.- Cardinal Francis E. George of Chicago says the city's mayor showed contempt for many residents' beliefs by stating that Chick-fil-A's stance on marriage was against “Chicago values.”
“Recent comments by those who administer our city seem to assume that the city government can decide for everyone what are the 'values' that must be held by citizens of Chicago,” the cardinal wrote in a July 29 online post, responding to Mayor Rahm Emanuel's assertion.
“I was born and raised here, and my understanding of being a Chicagoan never included submitting my value system to the government for approval,” Cardinal George wrote.
He wondered: “Must those whose personal values do not conform to those of the government of the day move from the city? Is the City Council going to set up a 'Council Committee on Un-Chicagoan Activities' and call those of us who are suspect to appear before it?”
“I would have argued a few days ago that I believe such a move is, if I can borrow a phrase, 'un-Chicagoan.'”
The cardinal made his remarks on the Catholic Chicago blog after the mayor ventured into an ongoing controversy about the Chick-fil-A restaurant chain.
Many homosexual “marriage” advocates took offense at company president Dan Cathy's support for “the biblical definition of the family unit” in a recent interview.
During a July 30 press conference, Mayor Emanuel said he stood by his July 25 statement that was interpreted by some as supporting a plan to bar the restaurant from the city's First Ward.
After Alderman Proco Moreno said he would block the restaurant's plan to open a new location, Emanuel issued a statement saying that “Chick-fil-A values are not Chicago values.”
“They disrespect our fellow neighbors and residents,” the mayor stated. “This would be a bad investment, since it would be empty.”
But a spokesman for the mayor told NBC 5 Chicago that Emanuel did not intend to stop Chick-fil-A from opening, despite his conviction that the Christian-run company's values were not those of the city.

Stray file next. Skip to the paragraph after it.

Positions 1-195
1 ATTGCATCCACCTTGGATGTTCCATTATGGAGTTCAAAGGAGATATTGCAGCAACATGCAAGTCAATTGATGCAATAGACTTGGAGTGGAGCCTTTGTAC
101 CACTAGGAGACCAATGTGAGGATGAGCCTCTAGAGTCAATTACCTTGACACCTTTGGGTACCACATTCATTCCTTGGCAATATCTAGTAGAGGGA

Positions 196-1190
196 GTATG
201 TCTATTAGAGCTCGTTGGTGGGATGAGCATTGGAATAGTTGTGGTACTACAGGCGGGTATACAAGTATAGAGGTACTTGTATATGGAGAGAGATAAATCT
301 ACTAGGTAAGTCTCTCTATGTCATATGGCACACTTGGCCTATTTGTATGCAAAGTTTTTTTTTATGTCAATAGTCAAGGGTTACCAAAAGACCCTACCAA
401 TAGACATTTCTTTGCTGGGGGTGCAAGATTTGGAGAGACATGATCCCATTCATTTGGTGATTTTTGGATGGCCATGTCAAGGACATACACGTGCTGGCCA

In Monday's remarks, the mayor appeared to identify the city's “values” with government policy on homosexual unions, saying: “When it comes to values, there’s a policy as it relates to gay marriage. The values of our city are ones that welcome and recognize that, and I will continue to fight for that.”
Emanuel's statement also appeared to identify civil unions – which Illinois implemented in 2011 – with homosexual “marriage,” which has never been instituted in the state. The mayor personally supports a measure to redefine marriage, which was introduced in February but has stalled in the legislature.
In his response to the mayor on Sunday, Cardinal George spoke out on behalf of Catholics, and others, whose “values” do not include what he called “gender-free marriage.”
The cardinal stressed that authentic marriage exists prior to any decree of the state or Church, due to the complementarity of the two sexes and their procreative potential.
The natural definition of marriage is not “bigotry,” nor is it unique to a particular religion, he said.
“People who are not Christian or religious at all take for granted that marriage is the union of a man and a woman for the sake of family and, of its nature, for life,” Cardinal George noted. “The laws of civilizations much older than ours assume this understanding of marriage.”
But the Chicago archbishop also pointed to Jesus Christ's teaching on marriage in the Gospel of Matthew, in which the Lord affirms marriage as the unbreakable union of a man and woman as “one flesh.”
The citation prompted him to pose a question as to whether Jesus' own “values” were still welcome in Chicago by Mayor Emanuel's standards.
“Was Jesus a bigot?” he asked. “Could Jesus be accepted as a Chicagoan?”